Why is Colditz so famous?
The current situation
Description of the Castle
Getting to Colditz
About this Website
British Declaration of War
Help to support this website
Return to main Index
The Dutch Buttress Tunnel
Security Officer Hauptmann Reinhold Eggers referred to it as 'the most dangerous tunnel of all'. It is easy to see why - one of the Germans' principal defences against the prisoners tunnelling out of the Castle was the solid, massive medieval Castle foundations. These foundations were so formidable that the French Tunnel under the Chapel had to go under them before turning to the outward, horizontal direction once more.
However, the Dutch Buttress Tunnel was so 'dangerous' precisely because it began effectively outside the Castle walls - on the outside of the massive foundations. For this reason, the tunnellers would have been able to complete their tunnel much more quickly without having had to dig through or under those foundations.
A bit of background here - the 'tunnel' began, in a similar way to the French tunnel [which began at the top of the clock tower!], well above ground level. In this case, it began on the second floor of the Furstenhaus, the block forming the Eastern side of the prisoners' courtyard, and housing the Dutch and British contingents. The entrance to the tunnel gave into the top of a hollow buttress which had been a medieval lavatory [in Britain, our ancient monuments have these and they are known as 'garderobe pits']. The top of the buttress used to be crowned at second floor level with a balcony, but this has been removed some time after 1999. The actual top of the buttress, therefore, is just below second floor level. Here are photos of the hollow buttress from the eastern side of the Castle.
The hollow shaft inside the buttress extended to below external ground level, and the idea was that the buttress gave the Dutch tunnellers access to the easier tunnelling site at the bottom of the shaft - and, of course, outside the foundations.
[Image credit: Winston G Ramsay, After the Battle no. 83, 1989]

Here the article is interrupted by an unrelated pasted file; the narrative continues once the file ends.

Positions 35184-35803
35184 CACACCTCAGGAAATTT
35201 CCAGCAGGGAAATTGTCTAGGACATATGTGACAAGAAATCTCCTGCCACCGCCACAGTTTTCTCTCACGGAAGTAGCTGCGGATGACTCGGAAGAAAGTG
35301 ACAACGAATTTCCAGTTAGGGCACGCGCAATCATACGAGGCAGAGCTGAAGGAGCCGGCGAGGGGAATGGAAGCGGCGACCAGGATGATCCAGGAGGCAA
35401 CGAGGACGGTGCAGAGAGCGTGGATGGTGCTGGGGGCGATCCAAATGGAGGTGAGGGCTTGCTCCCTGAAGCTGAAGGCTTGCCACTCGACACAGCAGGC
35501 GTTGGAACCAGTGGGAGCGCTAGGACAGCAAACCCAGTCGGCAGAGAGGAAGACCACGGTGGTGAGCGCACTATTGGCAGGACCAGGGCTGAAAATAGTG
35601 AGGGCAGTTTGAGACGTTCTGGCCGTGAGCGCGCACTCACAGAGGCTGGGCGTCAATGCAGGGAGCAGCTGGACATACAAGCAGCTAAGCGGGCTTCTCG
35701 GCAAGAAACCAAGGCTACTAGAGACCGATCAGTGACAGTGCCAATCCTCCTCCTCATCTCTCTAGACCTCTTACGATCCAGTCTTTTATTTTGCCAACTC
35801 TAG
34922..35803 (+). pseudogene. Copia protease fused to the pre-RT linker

Granted there was still a bit of hard digging to be done, but this was as nothing compared to the task facing tunnellers planning on digging through or under the foundations. Sadly, history records that the tunnel was discovered in early 1942, before it really got going, or at least before the section outside the walls got going.
Such is the recorded story of the Dutch Buttress Tunnel at Colditz.
Recently, however, re-examination of the site of the Dutch Buttress Tunnel, made possible by the renovation work going on at the time on the Eastern side of the Castle, has revealed that perhaps this tunnel was even more dangerous than Eggers realised - or perhaps he did realise, and that was part of why he referred to the tunnel as 'the most dangerous of all'.
This assertion rests on the observation that there was already - and indeed still is - a pre-existing tunnel or passageway that extends under the terraces of the Eastern side of the Castle, that could easily have been accessed by the Dutch prisoners had they been able to continue their dig.
When I went to Colditz in March 2008, renovation work was being carried out on the Eastern side of the Castle, and the wooden lattice door which had closed the passageway on my previous visit in May 2007 had been removed. The passageway in question was being used by the workmen as a cement store, and we could see in: